Very few people understand how this issue works in Science. The misunderstanding of statistical significance is endemic to the education field. It's one of the many reasons educators should be suspicious when someone in a staff development workshop uses the phrase "Research says..."
Link: Vox article
KiwiCo is a company that ships out monthly crates to children which feature STEM or Arts and Crafts activities. They have different crates for different age groups starting at newborn and going up to later teens. My own children are 10 and 12. So they are trying out the Doodle Crate and Tinker Crate subscriptions. My daughter loves art. So the Doodle Crate, which features arts and crafts activities goes to her. Then the Tinker Crate, which has STEM activities, goes to my son. The crate subscriptions currently cost $19.95 a month, although we started for a lower cost due to a Christmas sale. So what do we think? Read On!
The kids and I got to attend Central Florida Comic Con in Lakeland this weekend. This is the con’s first year. It was a very small con compared to the others we have gone to. It was probably only about 200 to 300 attendees. It was centered around geek culture. It had a small exhibit hall with local artists and comic venders.
Bob Layton, who was a cocreator of Iron Man and a founder of Valiant Comics, was there. Marina Sirtis, the actor who played Deanna Troy on Star Trek: The Next Generation, was there as well. There was also one of the Power Ranger Actors and a pro wrestler. Not much in the way of guests all told.
A woman, who has the largest Pikachu collection in the world (including a Pikachu car) was there, and we attended her Pokemon trivia panel. The children answered a few of her trivia questions. My son later got one of her hand made stuffed animal pokemon characters for his con souvenir.
We also got to play a game of Dungeons and Dragons at the con. We converted our characters that we are going to use in the Pathfinder Version 2 playtest into D & D characters and brought our miniatures we had just started painting and dice to the con on the second day. Our DM was very good, and we had a great time. We ended up playing with a gentleman at our table that we had played Starfinder with at MegaCon, which was a nice surprise.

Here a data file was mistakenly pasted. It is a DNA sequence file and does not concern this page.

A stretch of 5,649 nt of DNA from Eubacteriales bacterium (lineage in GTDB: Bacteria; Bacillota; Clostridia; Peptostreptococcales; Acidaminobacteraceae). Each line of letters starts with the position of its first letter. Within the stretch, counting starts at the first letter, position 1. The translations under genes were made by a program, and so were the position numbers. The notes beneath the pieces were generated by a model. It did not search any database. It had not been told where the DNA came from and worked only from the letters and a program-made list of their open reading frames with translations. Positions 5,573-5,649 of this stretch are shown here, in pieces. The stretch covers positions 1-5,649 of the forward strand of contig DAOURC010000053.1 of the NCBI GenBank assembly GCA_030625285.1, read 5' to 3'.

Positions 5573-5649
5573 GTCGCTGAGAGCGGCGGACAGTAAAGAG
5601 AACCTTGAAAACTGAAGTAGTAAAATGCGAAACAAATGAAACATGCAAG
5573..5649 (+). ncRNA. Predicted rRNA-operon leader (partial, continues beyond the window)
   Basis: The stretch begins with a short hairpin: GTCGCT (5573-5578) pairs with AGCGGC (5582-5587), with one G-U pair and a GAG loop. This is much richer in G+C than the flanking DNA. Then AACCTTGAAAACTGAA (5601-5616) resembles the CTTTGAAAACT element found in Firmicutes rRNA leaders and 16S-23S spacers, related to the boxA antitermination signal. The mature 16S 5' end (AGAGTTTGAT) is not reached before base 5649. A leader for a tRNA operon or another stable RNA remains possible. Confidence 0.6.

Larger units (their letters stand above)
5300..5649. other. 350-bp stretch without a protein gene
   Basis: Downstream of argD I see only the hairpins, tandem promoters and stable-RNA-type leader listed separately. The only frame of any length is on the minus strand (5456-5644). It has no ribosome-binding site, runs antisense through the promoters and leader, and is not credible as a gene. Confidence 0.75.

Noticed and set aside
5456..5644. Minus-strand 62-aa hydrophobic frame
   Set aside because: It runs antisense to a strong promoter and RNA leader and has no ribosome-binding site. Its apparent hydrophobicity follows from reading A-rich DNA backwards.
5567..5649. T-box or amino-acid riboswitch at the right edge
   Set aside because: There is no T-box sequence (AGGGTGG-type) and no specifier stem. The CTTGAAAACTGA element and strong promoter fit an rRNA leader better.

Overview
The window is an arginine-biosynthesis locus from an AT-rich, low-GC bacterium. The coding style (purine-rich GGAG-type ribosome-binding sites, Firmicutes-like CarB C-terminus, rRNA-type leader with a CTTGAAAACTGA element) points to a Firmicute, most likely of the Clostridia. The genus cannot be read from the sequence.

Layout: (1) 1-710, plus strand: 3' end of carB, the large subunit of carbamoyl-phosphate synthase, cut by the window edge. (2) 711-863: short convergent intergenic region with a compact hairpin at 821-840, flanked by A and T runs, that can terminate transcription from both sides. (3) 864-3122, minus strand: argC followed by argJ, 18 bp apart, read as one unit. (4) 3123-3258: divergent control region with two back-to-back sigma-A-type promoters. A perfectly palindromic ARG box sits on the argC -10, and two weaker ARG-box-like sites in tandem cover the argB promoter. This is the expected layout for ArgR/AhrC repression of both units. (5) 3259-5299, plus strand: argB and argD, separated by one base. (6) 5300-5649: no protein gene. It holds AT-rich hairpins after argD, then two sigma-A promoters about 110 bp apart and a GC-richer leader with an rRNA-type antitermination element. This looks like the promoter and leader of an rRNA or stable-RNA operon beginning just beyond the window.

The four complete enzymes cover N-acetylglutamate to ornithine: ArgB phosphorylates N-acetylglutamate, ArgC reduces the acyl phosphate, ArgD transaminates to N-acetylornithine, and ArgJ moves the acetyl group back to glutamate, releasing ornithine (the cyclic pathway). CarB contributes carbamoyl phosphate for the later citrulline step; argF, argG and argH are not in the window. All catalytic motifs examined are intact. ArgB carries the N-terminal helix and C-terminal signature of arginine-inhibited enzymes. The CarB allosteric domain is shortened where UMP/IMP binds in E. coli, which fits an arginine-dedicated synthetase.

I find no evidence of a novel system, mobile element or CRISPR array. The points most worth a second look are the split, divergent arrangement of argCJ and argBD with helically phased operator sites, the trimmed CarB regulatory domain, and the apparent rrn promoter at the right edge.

All in all, it was a very relaxed con that was a fun experience. We’ll be back next year more than likely if they continue it. It will be interesting to see if it grows in the following years.
Add another thing to the list of bad stuff sugar does to you...link: Scientific American Podcast
This ia an amazing development! A cleaner fish has passed the mirror test. The mirror test is used to determine self-awareness in animals. The animal has to do something to demonstrate that it knows that the reflection in the mirror is actually themselves. Only a couple of advanced animals besides humans have passed the test previously. Of course the fact that a fish passed the test has some scientists wondering if the mirror test itself is not valid. Interesting.
Here is the article: Quanta Magazine
Crucible Con 2018 was the first miniatures gaming con I have attended. I spent the weekend taking painting classes. Here are some pictures of the gaming tables at the con, though. There was row after row of tables with battle fields to play on.